A manifesto declares intentions, motives, or views. I think I need one.
I went on a hunt to understand how a manifesto could help me in my work. Here’s what I learned on that journey. I uncovered the why the what, and the how.
Many writers and entrepreneurs share their manifesto.
How did writing and sharing this proclamation help them in their journey? What did they know that I needed to learn? How is this different from a mission, purpose, or why statement? Was a manifesto more than that? Did it outline my beliefs or intentions?
In my usual fashion, I looked for answers. Brianna Harrington gave a straightforward definition:
A personal manifesto is a declaration of what you want in life. It helps you prioritize what’s important to you and what you want to achieve. Think of it as the ultimate bucket list.
I found a simpler explanation in a Huffington Post article. The author defined a manifesto as “a statement of ideals and intentions.” This list of 10 Manifestos that shaped the western world offers more examples. Manifestos aren’t limited to political statements.
Why a manifesto is a good idea
Okay, but how is this different from writing goals and my mission? The manifesto serves as a means to keep me focused. Or can it do something more? A manifesto tells the world something about you.
In a noisy world full of words and grabbing attention, a manifesto can distinguish you from the crowd. I like the way Alexandra Franzen explains the purpose of a manifesto.
“After reading your manifesto, ideally, your reader should feel like, ‘I understand this person better’ or ‘I get what this project is all about and why it matters’ or ‘Oh, I can see the type of world that this person is trying to create — me too! I want to join the revolution!'”
Your manifesto expands your mission. You can use it to share the beliefs and philosophies that build your life’s work. A manifesto can expose the underlying context that explains your perspectives.
What an effective manifesto includes
The “do it right” gene in me wanted to find the perfect examples and the right way to develop a manifesto. My research continued.
I knew manifestos had been around for a long time. My search did not go unrewarded. I found Manifestos: A Manifesto by Julian Hanna. He describes 10 traits of effective declarations.
1. Manifestos include a list of numbered tenets.
“The Declaration of the Rights of Man” is an example. Julian also points out that these may seem familiar. Think “click-bait” numbered lists.
2. Manifestos exist to challenge and provoke.
“Common Sense” by Thomas Paine and Rachel Carson’s “Silent Spring” come to mind.
3. Manifestos are advertisements.
This one made me wonder how often I read manifestos that served more like the author’s means of advertising.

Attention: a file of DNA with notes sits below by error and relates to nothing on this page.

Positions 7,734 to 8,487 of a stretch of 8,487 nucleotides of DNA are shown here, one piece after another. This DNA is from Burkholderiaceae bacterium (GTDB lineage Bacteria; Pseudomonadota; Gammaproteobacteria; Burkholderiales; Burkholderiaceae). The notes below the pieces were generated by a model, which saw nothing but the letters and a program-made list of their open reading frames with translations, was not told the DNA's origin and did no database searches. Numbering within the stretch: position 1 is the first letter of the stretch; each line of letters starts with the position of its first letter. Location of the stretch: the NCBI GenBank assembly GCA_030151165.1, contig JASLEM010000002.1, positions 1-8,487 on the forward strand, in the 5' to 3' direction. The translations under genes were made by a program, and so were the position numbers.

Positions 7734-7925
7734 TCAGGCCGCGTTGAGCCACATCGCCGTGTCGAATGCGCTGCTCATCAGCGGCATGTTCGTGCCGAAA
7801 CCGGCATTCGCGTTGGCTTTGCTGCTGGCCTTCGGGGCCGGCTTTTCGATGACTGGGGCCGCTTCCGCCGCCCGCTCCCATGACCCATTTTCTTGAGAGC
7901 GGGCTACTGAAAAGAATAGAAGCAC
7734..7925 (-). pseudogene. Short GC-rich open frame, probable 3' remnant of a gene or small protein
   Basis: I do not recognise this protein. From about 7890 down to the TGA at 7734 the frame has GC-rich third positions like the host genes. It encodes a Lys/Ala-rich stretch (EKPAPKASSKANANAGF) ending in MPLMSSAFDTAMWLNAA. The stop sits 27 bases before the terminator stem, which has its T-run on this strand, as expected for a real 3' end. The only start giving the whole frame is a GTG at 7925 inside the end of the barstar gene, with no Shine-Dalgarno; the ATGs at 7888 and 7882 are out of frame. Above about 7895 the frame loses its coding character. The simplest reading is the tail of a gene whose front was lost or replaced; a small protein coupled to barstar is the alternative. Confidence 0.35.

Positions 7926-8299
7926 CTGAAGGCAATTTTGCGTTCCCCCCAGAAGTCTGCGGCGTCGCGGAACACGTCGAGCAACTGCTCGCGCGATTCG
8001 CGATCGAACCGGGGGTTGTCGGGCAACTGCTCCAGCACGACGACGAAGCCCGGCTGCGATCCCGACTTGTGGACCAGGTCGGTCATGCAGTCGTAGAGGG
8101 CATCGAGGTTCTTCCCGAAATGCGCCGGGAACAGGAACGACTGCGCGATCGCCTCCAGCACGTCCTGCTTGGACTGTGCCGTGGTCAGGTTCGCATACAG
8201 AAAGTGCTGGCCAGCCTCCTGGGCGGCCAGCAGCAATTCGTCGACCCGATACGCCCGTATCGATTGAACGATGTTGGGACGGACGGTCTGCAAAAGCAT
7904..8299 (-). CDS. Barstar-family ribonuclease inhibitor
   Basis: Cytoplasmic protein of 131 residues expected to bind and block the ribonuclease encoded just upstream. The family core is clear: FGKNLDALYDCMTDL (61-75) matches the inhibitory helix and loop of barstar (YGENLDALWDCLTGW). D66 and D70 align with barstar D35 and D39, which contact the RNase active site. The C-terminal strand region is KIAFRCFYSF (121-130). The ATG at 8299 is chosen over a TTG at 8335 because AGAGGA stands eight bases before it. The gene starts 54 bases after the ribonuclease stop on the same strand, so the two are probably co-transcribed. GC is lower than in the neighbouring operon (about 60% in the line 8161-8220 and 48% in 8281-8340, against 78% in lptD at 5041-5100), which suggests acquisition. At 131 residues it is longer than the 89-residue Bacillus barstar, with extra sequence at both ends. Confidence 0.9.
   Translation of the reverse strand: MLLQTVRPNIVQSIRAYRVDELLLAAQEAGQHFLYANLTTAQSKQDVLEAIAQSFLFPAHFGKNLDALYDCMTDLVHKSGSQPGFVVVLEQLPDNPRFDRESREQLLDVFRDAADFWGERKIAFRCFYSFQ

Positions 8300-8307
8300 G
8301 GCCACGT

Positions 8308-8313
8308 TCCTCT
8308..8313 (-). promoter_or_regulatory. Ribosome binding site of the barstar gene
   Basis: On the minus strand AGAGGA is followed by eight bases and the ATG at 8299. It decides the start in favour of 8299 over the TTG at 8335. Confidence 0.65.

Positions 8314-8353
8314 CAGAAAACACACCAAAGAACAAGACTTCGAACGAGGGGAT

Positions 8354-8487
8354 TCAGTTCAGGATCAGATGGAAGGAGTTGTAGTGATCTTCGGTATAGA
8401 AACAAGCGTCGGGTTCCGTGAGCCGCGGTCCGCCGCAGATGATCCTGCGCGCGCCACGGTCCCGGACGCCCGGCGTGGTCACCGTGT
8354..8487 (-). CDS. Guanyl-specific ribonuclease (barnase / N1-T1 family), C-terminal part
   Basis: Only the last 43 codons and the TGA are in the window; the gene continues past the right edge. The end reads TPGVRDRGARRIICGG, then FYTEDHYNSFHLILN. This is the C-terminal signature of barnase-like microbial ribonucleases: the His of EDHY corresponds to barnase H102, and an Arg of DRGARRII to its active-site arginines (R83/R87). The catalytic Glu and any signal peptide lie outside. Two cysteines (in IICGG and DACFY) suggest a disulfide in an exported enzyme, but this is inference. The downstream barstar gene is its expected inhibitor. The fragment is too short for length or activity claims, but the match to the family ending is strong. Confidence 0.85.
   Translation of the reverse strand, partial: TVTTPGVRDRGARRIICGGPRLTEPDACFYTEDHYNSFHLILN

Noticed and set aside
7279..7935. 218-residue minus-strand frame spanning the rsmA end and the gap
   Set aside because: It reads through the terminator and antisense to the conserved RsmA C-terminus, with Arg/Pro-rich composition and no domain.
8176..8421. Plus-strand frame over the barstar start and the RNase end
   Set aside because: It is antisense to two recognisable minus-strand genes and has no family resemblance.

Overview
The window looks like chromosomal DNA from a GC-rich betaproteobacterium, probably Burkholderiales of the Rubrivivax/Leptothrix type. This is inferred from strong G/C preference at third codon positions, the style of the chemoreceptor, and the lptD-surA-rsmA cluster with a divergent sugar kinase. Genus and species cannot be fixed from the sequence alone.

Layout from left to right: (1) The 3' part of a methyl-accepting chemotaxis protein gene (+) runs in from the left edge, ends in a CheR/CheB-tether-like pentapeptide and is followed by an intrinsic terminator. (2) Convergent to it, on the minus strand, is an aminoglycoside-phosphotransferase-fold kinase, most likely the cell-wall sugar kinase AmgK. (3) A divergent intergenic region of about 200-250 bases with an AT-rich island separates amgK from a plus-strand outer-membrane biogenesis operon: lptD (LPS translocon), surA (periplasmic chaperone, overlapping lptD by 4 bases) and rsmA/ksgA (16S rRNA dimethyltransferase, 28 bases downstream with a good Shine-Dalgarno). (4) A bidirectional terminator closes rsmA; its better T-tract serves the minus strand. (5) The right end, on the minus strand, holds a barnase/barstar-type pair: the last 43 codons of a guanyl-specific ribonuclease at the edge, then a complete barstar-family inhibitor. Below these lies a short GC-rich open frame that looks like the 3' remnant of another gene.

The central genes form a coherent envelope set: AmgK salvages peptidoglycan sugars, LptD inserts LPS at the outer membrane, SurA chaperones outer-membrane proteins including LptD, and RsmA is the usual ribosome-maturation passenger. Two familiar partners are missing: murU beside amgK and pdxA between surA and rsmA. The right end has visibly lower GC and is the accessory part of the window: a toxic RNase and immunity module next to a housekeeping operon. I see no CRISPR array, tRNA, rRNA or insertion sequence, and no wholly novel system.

4. Manifestos come in many forms.
Julian exmines the re-birth of the manifesto in the 1960s. The Internet has brought a “new wave of ‘inspirational’ self-help manifestos.
5 . Manifestos are better very short than very long.
I appreciated Julian’s example of Stanley Brouwn’s “A Short Manifesto.” Fewer words give a powerful punch.
6. Manifestos are theatrical.
Bold and radical manifestos catch our attention. Such as manifestos of the Dada movement.
7. Manifestos are fiction dressed as fact.
Storytelling in manifestos can create a picture that entices the readers.
“The Founding and Manifesto of Futurism,” tells the story of how the movement began and includes a “car chase (1909!).”
8. Manifestos embrace paradox.
Absurd and self-contradictory statements can find their way in manifestos. Look at Frederick Nietzche and Walt Whitman.
9. Manifestos are always on the bleeding edge.
They lead the way to the new, the next generation, and iteration of the future.
10. Manifestos are magic (almost).
Many modern manifestos describe lost dreams and disillusionment.
“Manifesto writers over the past century have tried, above all—to paraphrase Marinetti (and Wilde)—to hurl their hopes at the stars while lying in the muddy water of modernity’s ditch.”
How to write a manifesto
I like simplicity. I decided number five from the top ten list fit the approach I sought. But how do I go about shaping this simple declaration of my beliefs and philosophy?
You might want something more sophisticated. In the spirit of minimalism, I gravitated to the steps outlined by Alexandra Franzen.
The template includes three statement stems. Complete the sentences.
I love …
I am committed …
You can add a specific invitation for the reader to join you in your mission, passion, belief, etc.
There you have it.
More ways to write a manifesto
You may want more variety. Alexandra offers five different ways you can write an inspiring manifesto. She suggests choosing one or combining them for your unique version.
I believe …
Simple statements or bullet points expressing your beliefs.
My Example: “I believe in the power of human potential.
I want to live in a world where…
What does the world you envision look like? Include the reasons you want to create this world.
My example: “I want to live in a world where every child has access to books.”
Here’s what I know for sure …
Create a list of truisms. You might write the list for your son, a sister, or a friend.
My example: “Here’s what I know for sure: Learning can change the world.
Always wear sunscreen …
Give straightforward advice like Mary Schmich’s classic “Always Wear Sunscreen” speech.
“Read even when you think you don’t have time.”
“A good poem can soothe a frantic soul.”
The micro-manifesto …
You might consider this the bumper sticker approach. Quick and to the point.
My example: “Be kind. The world needs a break.”
The next step…
There you have it. You can search more, but I have enough to write a draft of my first personal manifesto. A manifesto states your intentions, gives focus, and helps the reader understand you.
Then, yes, I do think I need one.